Addiction is the big Scare Threat, and yet these were sometimes dying people.  Addiction over-rides pain, but I’ve known people who WERE truly addicted in the worse kind of dependence on that escape, but who were still able to “kick” drugs.  It wasn’t easy and the kind of pain was the kind I dread most: nausea, the invasion within.  It was a decision of some kind on their part, maybe a desire for clarity.  A goal beyond suffering.

Another kind of suffering is invasion of space, maybe as simple as coming inside that invisible circle around a person or animal or even insect close enough to be a threat.  Do not walk up behind a person who has been in prison -- the circle around that person is BIG.  There are some people who either can’t perceive the line or have somehow learned to stand very close.  In some cultures people will stand close enough to feel and smell your breath.  Personally, I have to clench my teeth to be on a crowded bus.  Why do you think I’m in Montana!

But to have one’s body invaded through orifices or with a needle or blade through skin, even with a careful and well-lubricated instrument, can add insult and outrage to real pain.  If you’re an old woman having a pelvic, prepare for pain and then the comment “Oh, these elderly vaginas are like that.”  With no easing off.  

In France the insertion of urinary catheters into a male is done with anesthesia.  You can watch this procedure on YouTube.  I’ve watched on video a careful soothing nurse do this for a boy who couldn’t even hear her through his suffering.  The passing of body-generated “stones” -- kidney stones -- is screamingly painful.

Here’s a little jargon sample.  “Finding increased levels of the translocator protein in regions like the thalamus — the brain’s sensory gateway for pain and other stimuli — is important, since we know that this protein is highly expressed in microglia and astrocytes, the immune cells of the central nervous system, when they are activated in response to some pathologic event.”  The translation is that one can see pain on a computer screen.  It turned out to be quite consistent.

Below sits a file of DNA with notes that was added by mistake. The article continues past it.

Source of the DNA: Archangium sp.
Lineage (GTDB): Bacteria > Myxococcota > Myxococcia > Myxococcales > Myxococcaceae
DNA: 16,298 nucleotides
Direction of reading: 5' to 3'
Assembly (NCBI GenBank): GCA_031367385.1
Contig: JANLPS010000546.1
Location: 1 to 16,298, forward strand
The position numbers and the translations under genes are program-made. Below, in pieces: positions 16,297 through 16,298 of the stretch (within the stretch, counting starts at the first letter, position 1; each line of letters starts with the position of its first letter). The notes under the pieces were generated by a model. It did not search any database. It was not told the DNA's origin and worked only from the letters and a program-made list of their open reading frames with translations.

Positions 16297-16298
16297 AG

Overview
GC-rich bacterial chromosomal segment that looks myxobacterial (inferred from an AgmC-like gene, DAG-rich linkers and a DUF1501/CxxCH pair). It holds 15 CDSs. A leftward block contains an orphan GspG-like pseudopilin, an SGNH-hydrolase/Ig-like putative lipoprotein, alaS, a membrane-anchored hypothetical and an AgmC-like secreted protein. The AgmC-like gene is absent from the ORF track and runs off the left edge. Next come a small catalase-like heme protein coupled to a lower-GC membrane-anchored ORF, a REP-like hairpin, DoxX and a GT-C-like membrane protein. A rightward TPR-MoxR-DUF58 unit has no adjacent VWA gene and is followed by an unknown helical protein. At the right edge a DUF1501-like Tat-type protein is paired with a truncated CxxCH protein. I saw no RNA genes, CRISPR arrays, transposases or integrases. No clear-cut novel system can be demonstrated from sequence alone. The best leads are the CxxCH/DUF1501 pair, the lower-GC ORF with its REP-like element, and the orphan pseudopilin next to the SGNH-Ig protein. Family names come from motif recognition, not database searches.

But it’s not possible to see suffering.  Suffering can be moral, which is to say invisible and relative.  I found a Swedish study that looked at women with borderline personality disorder.
The main findings were that BPD patients suffer to an extent that is often unendurable, leading to deliberate self-harm (DSH) and suicide attempts to relieve suffering or just try to get away from it all (paper II). In study III the BPD patients showed significantly poorer quality-of-life (even physical) than normal population controls of comparable age. The suffering, suicide attempts, DSH and poor quality-of-life . . . put the patients in a position of voluntarily or involuntarily getting involved with psychiatric care. . . . On one hand, psychiatric professionals can add to the suffering by not being understanding and being disrespectful, on the other hand they can be helpful and relieve suffering by being respectful, understanding and validating. There was a clear relationship between the patients ́ experience of validation and the experience of being helped.” 
The third explicit goal of the study was to relieve the suffering of the counselor burdened with the task of helping!  I’ve heard more than one shrink complain about having to counsel women, interpreting them as shirking, childish, and boring.  The woman feels this, of course, and so do boys who go for help but instead get sighs over their intractability.  Myself, I find that a bad counselor is like a clumsy catheter inserter, an unjustifiable invader who only adds to the suffering.  I run.  I shirk.  I'm childish.

There are a few who enjoy authorized hurting of others.  At this point my psychiatric nurse friend will mention Dr. Mengele.  If you’re too young to remember him, use Google.  But brace yourself.

(to be continued)

No comments: